North Texas Daily

SGA senators-elect talk goals and aspirations for the coming year

SGA senators-elect talk goals and aspirations for the coming year

SGA senators-elect talk goals and aspirations for the coming year
April 05
11:00 2023

Twenty-seven students have been elected as senators for the Student Governor Association’s 2023-2024 legislature in the largest election turnout since the COVID-19 pandemic.

SGA elections were held last week and the results were posted on SGA’s Instagram page Friday evening. The president and vice president election results have not been released due to possible election code violations announced Friday.

“I’ve never met so many like-minded but also diverse group of individuals who are just so passionate about their colleges, their students, but, more perspectively, UNT in general,” SGA Speaker Pro-Tempore Kaylen Ruiz said. “I’m beyond excited and [I’m] so looking forward to seeing how these senators are going to work next semester.”

Every senatorial race experienced an increase in voter turnout this year. While some college senate seats had only 10-20 more votes than last year, others gained hundreds more than  last  year. Throughout the 2022-2023 year, the SGA senate experienced a 100 percent retention rate in their senate, a first since the SGA’s inception in 1948.

The SGA senate is currently made up of 15 senators out of a possible 45.

In addition to 22 senator-elects representing specific colleges, five senator-elects were voted to represent the entire student body, and experienced record-breaking voter turnout, with over 3,800 votes cast. Daisy Pulliam, a human resource management junior, received the most votes out of any senatorial candidates, with 582 votes, only nine fewer votes than current president Jermaine Turner received during the spring 2022 election. The nontraditional student said she was “stunned” but was also encouraged to see her hard work pay off.

“Even though I had these few interactions one-on-one, [I was] able to put our name out there for [Off-Campus Student Services] and other non-trads and talking to them and just seeing what I could do,” Pulliam said. “I felt like I was starting to make an impact somewhere.”

Pulliam was the Non-Traditional Student Representative for the university until the beginning of March and worked in OCSS. Pulliam said being a senator at-large means she will “need to be more aware” of other issues on campus.

“I can’t just focus on what I have — I need to focus on everybody as a whole,” Pulliam said. “And I know we won’t do a huge impact, like getting something done right away, but we can lay the foundation work for that.”

Pulliam spoke on her multitude of goals, including the parking issue and tackling inclusivity, but also talked specifically about diversity, equity and inclusion policies on campus.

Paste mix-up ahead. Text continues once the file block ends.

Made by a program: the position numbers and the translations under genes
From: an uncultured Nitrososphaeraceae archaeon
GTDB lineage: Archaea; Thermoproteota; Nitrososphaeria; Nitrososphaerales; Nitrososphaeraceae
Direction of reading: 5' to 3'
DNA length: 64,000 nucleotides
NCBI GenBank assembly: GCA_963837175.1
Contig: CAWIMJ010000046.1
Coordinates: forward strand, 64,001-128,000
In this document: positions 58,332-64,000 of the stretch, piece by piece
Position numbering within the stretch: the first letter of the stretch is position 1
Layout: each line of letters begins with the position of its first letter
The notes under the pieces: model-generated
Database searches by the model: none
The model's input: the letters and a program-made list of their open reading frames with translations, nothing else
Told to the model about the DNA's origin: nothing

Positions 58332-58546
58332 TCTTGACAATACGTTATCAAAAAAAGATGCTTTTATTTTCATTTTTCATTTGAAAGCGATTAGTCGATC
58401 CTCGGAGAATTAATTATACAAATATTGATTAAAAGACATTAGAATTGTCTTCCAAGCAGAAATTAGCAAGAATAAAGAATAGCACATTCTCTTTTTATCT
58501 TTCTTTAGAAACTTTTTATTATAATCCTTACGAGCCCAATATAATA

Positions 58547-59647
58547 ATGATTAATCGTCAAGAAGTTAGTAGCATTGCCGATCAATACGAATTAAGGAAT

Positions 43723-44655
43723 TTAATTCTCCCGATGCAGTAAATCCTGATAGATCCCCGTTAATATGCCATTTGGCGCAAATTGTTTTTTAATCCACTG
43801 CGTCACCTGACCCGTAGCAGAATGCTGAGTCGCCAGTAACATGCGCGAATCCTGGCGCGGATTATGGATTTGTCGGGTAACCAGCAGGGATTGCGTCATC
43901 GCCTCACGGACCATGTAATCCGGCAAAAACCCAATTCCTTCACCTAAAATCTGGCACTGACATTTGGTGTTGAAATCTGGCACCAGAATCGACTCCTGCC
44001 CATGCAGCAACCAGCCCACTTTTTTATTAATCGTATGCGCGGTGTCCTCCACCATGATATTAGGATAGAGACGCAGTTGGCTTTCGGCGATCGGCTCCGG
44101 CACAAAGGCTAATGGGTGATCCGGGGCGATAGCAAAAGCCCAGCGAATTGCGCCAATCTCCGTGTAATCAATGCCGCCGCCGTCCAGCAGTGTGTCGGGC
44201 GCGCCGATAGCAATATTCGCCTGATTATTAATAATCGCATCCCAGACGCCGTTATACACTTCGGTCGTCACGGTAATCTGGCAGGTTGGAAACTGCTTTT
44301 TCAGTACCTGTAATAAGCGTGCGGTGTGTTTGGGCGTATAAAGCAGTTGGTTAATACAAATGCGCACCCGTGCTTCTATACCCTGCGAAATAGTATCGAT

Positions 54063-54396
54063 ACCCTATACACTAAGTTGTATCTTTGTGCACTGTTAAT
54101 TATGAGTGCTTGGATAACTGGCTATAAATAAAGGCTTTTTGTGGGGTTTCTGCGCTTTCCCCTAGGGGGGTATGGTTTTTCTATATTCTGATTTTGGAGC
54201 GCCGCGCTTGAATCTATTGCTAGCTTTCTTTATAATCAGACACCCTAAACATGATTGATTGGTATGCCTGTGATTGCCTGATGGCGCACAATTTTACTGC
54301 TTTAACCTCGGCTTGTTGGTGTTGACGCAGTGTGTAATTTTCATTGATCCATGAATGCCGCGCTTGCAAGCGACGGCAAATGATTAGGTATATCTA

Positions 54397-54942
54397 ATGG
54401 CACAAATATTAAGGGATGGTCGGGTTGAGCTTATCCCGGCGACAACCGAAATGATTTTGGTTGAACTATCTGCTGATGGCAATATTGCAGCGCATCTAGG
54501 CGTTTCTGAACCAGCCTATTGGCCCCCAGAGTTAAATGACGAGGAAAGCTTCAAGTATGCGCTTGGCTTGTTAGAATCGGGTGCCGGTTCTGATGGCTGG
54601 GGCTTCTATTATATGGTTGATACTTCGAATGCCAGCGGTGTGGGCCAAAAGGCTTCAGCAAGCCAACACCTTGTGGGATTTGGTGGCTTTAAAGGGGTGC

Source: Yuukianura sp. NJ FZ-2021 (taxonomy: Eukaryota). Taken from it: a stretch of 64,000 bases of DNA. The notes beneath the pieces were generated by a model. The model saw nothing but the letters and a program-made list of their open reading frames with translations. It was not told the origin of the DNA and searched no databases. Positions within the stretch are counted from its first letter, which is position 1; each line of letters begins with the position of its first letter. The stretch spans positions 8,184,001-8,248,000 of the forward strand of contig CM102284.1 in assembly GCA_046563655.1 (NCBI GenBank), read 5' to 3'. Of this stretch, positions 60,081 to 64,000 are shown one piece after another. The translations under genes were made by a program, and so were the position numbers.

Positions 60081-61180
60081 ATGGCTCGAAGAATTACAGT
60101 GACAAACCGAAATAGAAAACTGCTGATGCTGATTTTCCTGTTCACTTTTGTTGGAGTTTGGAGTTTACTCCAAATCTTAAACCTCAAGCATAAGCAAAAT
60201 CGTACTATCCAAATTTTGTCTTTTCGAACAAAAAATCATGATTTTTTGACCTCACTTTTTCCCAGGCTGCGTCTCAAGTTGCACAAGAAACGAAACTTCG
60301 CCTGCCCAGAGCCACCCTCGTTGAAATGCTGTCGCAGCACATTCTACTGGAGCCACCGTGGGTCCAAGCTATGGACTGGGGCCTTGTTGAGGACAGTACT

“I think it’s something that impacts everyone,” Pulliam said. “Even if it doesn’t impact you directly, it impacts one of your friends, it might impact a student in the future. We need to lay the groundwork to get those initiatives included and look and see how can we serve you in order to do this.”

Several of the senator-elects named the possible removal of diversity, equity and inclusion initiatives from the university as the most pressing issue the university faces. Senate Bill 17 was filed in the Texas Legislature earlier this year and would remove all DEI policies from Texas universities, and a letter sent out from Gov. Greg Abbott’s office led to the university pausing all new DEI hiring initiatives.

“[Senate Bill 17] trumped every other issue because, well, UNT as a diverse student community is going to be affected severely,” at-large senator-elect and technical theater freshman Jeremy Garza said. “Whether that’s through the Black Student Union, the Multicultural Center, LatinX and LGBTQ+ communities, with this bill being passed it’s going to affect everyone.”

As the semester ends, the SGA executive board will be replaced with a new administration. SGA director of leadership and development Molly Williams, who helped implement the new First Year Council in the fall 2022 semester, said she hopes to see the council double in size under the new administration.

“Like all organizations here at UNT, we’ve had retention issues, multiple organizations have seen that issue, and a lot of the reason is that I feel like we can better incentivize First Year Council,” Williams said.

Some of the senators and members of the SGA executive board are in their final semester in their positions. Ruiz is in the process of creating workshops before the end of the semester to help teach the incoming senators.

“We’re going to help them, and we’re going to guide them so that next semester, they’re not lost,” Ruiz said. “Essentially, making it to where if they have a question, they know the answer by the time it’s next semester.”

Featured Illustration by Jazmine Garcia

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Ismael M. Belkoura

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Ayden Runnels

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